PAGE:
Archive: August 14, 2008

1
No Spoliation Found Where Expert Drafted His Report on Computer, Without Saving or Preserving Progressive Iterations
2
Magistrate Judge “Clearly Erred” by Analyzing Cost-Shifting Dispute for Paper Production under Seven-Factor Zubulake Test

No Spoliation Found Where Expert Drafted His Report on Computer, Without Saving or Preserving Progressive Iterations

In re Teleglobe Communications Corp., 2008 WL 3198875 (Bankr. D. Del. Aug. 7, 2008)

In this lengthy opinion addressing a variety of issues, the bankruptcy judge denied defendants’ motion to exclude testimony of the plaintiff’s expert as a sanction for the alleged spoliation of information considered in forming their opinions.  The court rejected defendants’ argument that Rule 26(a)(2)(B) required that the plaintiffs’ experts produce all drafts of their reports:

The Court is not convinced that the plain language of Rule 26(a)(2)(B) imposes an obligation on a party or its experts to preserve and produce drafts of an expert’s report.  See, e.g., Berckeley Inv. Group, Ltd. v. Colkitt, 259 F.3d 135, 142 n. 7 (3d Cir. 2001) (“The Supreme Court and this Court have repeatedly held that the Federal Rules of Civil Procedure, like any other statute, should be given their plain meaning.”).  The Rule does not expressly include draft opinions in the list of what the expert must disclose.  Instead, the Rule requires that an expert’s report contain a list of the data and other information on which he relied.  Fed. R. Civ.P . 26(a)(2)(B).  It does not seem logical that the Rule would require the final report to include a list of all the drafts of that report.  Further, because most experts now draft their reports on the computer, adding to and subtracting from the document, it would be impractical to require the production of all drafts.  For example, any time an expert added or subtracted a section, a paragraph, a sentence or even a word, the Defendants’ reading of the Rules would require the expert to save the draft and preserve it for production later.  This is a completely unworkable reading of the Rules and would mire the courts in battles over each draft of an expert’s report.  The Court concludes that this interpretation comports with neither the plain meaning of the Rule nor its policy.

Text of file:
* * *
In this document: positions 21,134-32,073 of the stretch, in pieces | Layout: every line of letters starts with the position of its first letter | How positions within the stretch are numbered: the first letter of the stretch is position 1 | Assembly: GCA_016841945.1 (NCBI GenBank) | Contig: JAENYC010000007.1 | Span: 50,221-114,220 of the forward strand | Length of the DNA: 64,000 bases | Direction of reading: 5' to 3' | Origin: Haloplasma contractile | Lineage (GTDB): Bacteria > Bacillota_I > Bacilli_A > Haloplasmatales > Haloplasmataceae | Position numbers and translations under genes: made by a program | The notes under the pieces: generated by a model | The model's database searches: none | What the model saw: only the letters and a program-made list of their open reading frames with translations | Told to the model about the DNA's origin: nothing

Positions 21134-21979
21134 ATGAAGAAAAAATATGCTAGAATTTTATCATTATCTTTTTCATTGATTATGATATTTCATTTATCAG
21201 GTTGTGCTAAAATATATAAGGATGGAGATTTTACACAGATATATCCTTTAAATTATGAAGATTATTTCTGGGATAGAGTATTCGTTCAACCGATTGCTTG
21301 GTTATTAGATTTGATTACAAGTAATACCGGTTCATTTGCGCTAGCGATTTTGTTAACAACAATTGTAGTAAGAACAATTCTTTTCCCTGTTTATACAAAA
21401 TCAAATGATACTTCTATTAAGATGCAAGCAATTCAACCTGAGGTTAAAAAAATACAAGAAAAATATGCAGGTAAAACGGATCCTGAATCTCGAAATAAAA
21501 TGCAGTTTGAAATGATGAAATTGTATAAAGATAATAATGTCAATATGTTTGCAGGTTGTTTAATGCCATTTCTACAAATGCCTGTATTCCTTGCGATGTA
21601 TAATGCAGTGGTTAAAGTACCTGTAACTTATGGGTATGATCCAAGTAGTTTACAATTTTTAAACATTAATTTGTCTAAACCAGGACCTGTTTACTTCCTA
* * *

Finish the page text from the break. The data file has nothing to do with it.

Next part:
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Magistrate Judge “Clearly Erred” by Analyzing Cost-Shifting Dispute for Paper Production under Seven-Factor Zubulake Test

Tierno v. Rite Aid Corp., 2008 WL 3287035 (N.D. Cal. July 31, 2008)

In this wage and hour employment case, plaintiff sought documents about class members’ employment and salary history, terminations, performance evaluations, discipline, certain communications, and personnel files.  Rite Aid had demanded that plaintiff either travel to its various district office locations throughout California and copy the documents, or pay the copying expenses, which it estimated at $104,178.84.  The dispute was presented to the magistrate judge.  After weighing the factors set out in Zubulake v. UBS Warburg, L.L.C., 217 F.R.D. 309, 322 (S.D.N.Y. 2003), the magistrate judge required Rite Aid to produce the documents at its own expense.

Rite Aid objected to the magistrate’s ruling, arguing that Fed. R. Civ. Pro. 34 requires plaintiff, not Rite Aid, to bear the costs of photocopying.  The district judge agreed, concluding that the magistrate judge had “clearly erred” by analyzing the dispute under Zubulake:

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